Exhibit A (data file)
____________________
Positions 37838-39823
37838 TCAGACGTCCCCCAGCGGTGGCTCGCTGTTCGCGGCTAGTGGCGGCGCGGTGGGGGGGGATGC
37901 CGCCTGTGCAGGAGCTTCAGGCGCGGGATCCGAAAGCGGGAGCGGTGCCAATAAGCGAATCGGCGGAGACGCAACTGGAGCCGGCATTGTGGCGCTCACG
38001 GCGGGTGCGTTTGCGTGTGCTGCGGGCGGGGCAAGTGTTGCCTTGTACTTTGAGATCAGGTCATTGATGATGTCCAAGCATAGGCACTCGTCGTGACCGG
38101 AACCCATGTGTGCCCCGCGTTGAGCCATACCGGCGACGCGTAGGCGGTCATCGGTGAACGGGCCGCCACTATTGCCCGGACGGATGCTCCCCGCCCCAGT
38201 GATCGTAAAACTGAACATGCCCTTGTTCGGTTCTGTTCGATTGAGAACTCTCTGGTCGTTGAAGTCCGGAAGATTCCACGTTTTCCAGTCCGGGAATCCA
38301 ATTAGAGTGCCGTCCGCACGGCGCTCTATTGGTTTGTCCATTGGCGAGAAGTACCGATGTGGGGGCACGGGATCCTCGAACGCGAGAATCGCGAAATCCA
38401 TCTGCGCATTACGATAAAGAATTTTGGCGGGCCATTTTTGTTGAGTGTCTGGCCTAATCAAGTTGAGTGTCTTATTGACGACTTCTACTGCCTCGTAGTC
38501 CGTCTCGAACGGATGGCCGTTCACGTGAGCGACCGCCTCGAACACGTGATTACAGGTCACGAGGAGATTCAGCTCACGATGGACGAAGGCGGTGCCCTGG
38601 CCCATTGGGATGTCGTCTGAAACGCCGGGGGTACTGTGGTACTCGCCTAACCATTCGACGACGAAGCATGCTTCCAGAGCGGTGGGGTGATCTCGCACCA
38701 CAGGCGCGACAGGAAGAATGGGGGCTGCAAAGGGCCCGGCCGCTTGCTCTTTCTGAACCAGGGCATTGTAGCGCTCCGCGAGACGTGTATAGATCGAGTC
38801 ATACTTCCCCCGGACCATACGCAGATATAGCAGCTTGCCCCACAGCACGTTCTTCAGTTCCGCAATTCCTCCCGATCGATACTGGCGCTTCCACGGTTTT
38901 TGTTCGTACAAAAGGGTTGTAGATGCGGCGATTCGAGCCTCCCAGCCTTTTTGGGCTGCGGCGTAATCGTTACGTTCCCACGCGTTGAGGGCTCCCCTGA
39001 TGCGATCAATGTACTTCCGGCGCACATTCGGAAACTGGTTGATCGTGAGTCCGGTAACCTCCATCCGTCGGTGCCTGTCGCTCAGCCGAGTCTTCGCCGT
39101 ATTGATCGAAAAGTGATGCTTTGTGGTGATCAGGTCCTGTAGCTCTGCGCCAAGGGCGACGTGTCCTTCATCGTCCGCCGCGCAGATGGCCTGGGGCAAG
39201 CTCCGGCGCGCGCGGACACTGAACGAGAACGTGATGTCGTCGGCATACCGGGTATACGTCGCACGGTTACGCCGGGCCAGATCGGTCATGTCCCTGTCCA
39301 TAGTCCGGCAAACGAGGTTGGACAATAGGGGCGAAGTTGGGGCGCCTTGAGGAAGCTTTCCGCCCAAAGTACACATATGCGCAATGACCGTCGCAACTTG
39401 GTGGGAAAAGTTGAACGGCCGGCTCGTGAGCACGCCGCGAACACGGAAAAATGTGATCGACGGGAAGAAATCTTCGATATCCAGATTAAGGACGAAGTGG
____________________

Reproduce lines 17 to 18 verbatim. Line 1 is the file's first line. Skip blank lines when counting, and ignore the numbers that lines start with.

39301 TAGTCCGGCAAACGAGGTTGGACAATAGGGGCGAAGTTGGGGCGCCTTGAGGAAGCTTTCCGCCCAAAGTACACATATGCGCAATGACCGTCGCAACTTG
39401 GTGGGAAAAGTTGAACGGCCGGCTCGTGAGCACGCCGCGAACACGGAAAAATGTGATCGACGGGAAGAAATCTTCGATATCCAGATTAAGGACGAAGTGG